ACCORDING to those with experience of the matter, Nathan Oduwa’s legs will give out long before his heart. It has been a rough introduction to Scottish football for the Tottenham Hotspur loanee whose free-flowing style of play has found him regularly on the wrong end of a frustrated defender’s ire. Many an Oduwa dash, flick or juggle has ended with the player receiving a pitchside consultation with the club physiotherapist having been the victim of yet another ferocious tackle. It does not serve as a deterrent.

The response to such treatment may be louder and longer now that he is a Rangers player but being tripped, tackled and targeted is not a new thing for the 19 year-old. He was lying on stretchers and visiting treatment rooms long before he set foot in Scotland.

An appearance this summer for a Spurs XI against Stevenage ended abruptly when Charlie Lee, himself a one-time trainee at White Hart Lane, took exception to a piece of Oduwa trickery. His answer was to launch into what one report described as a “ferocious tackle”. The player spent eight minutes on the pitch receiving air and gas before being taken off on a stretcher with a head injury. And this in the first half of a so-called “friendly”.

Prior to that there were Oduwa’s adventures at Luton Town. It may ultimately merit not much more than a footnote in his CV should he go on to fulfil his potential and enjoy a career at the highest echelons, but a three-month loan spell at the League Two club last season has so far proved highly significant in his development. Removed for the first time from the cossetted world of academy football – with its build-slowly-from-the-back philosophy and emphasis on technique – Oduwa would go on to describe his experience of playing for a “men’s team” in English league football’s bottom tier as something of an eye-opener.

John Still cackles at the memory. The Luton manager confirms playing at that level was indeed something completely alien to Oduwa but that it ultimately could be the making of him. In a team struggling for form and falling just short in its attempt to reach the promotion play-offs, Still could not use the capricious Spurs loanee as often as he would have liked. In terms of both Oduwa’s talent and his application, however, the respected, veteran coach could not help but be impressed. As with his introduction to Scottish football, there were opposition defenders in League Two who did not take kindly to this kid showcasing his array of rabonas and rainbow flicks and Oduwa picked up the bruises to prove it. It was his determination to keep going, to not be deterred by the unwanted attention, that made Still think that this was a player with staying power as well as skill. It is why he reassures Rangers fans that, no matter how heavy the treatment becomes, Oduwa will never stop performing.

“I think Rangers are getting Nathan at the perfect time because he experienced what I call “proper football” with us last season,” Still told Herald Sport. “When he first came to us we knew he was quick, could beat people, and had a goal in him, but he found the competitiveness of our games and making the adjustment from development football initially quite tough.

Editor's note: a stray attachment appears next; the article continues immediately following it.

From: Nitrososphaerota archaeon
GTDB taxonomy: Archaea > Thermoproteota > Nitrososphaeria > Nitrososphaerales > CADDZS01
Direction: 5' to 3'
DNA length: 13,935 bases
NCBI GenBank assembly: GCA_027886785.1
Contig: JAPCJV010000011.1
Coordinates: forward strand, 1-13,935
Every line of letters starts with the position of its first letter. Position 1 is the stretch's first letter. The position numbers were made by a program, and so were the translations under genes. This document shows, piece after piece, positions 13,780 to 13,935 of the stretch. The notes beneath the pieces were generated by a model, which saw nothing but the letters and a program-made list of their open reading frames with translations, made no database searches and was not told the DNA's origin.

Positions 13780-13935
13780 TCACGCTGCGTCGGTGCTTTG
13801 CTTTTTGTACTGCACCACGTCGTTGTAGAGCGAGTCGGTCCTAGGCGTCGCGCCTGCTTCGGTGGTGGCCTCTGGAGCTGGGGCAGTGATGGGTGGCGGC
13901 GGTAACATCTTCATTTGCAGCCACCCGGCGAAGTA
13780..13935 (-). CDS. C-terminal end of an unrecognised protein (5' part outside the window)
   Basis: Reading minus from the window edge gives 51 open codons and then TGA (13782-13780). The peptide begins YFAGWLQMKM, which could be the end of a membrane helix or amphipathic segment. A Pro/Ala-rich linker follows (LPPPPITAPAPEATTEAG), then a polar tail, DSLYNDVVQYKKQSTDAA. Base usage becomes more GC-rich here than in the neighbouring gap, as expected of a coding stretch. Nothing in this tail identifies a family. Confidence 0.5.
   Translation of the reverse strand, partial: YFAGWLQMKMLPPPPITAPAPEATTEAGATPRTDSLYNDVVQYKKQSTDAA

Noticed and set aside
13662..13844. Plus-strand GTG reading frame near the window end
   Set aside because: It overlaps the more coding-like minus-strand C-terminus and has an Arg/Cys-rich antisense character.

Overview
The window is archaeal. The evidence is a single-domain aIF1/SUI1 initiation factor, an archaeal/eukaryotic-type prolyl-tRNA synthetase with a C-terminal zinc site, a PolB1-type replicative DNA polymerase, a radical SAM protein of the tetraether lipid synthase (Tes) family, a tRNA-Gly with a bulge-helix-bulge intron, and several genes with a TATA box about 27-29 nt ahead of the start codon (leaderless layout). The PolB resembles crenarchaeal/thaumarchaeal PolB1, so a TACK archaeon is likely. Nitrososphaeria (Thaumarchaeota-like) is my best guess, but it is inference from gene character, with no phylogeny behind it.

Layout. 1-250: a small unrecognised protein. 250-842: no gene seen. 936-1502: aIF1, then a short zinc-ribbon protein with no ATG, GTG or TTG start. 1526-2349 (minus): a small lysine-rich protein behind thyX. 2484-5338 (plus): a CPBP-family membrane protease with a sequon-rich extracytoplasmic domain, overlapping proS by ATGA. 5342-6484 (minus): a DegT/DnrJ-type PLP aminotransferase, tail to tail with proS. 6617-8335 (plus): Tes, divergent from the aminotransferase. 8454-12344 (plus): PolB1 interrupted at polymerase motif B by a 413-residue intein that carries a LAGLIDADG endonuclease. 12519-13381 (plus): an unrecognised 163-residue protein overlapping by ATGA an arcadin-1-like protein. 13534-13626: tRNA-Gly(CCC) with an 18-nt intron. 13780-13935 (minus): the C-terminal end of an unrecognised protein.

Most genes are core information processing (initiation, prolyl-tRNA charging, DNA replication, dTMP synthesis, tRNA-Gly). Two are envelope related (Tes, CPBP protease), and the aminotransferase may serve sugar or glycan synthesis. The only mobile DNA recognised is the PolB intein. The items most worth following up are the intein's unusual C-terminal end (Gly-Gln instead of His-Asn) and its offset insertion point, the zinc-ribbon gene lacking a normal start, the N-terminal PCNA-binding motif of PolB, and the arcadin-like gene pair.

“But he had a great attitude and we always felt that the next club he went to would get the benefit as there would no longer be any surprises for him. I remember telling him when he first arrived that if he got on the ball and breezed past an experienced player – as he was capable of doing – then that defender wouldn’t want that to happen again. So whether through verbal chat, or being physically strong or powerful, the opposition would soon be letting him know he couldn’t just keep doing that. He didn’t seem to grasp it initially and then one or two people gave him a bit of a whack. And then he understood it.

“But it never put him off. He never shied away and he kept looking for the ball and trying the next thing. He stood up to the physical stuff, he took the knocks and just got on with it. His attitude was terrific. At first you wonder if a young guy can deal with that when it comes his way. But we didn’t have too many doubts about Nathan and Rangers shouldn’t either.”

The idea of trying to change Oduwa, to get him to play a more pragmatic style, was anathema to Still. The forward was, therefore, allowed to play his natural game with Luton, with the manager aware there would be occasional consequences of that.

“You can’t ask him to do something different because that’s just the player he is,” he added. “We knew that when we took him that we had to let him play with the freedom that he wants. He can be a match-winner or a game-changer but with that comes the risk that he could lose the ball in a bad area and you could lose a goal. If you’re a team at the bottom of the league and you need 11 warriors then you may not always be able to cater for him. But for a team going well like Rangers then he can be a real asset and he won’t be put off by the tackles or the comments. He’ll just keep coming back for more as that’s the sort of player he is. He’s a tough kid.”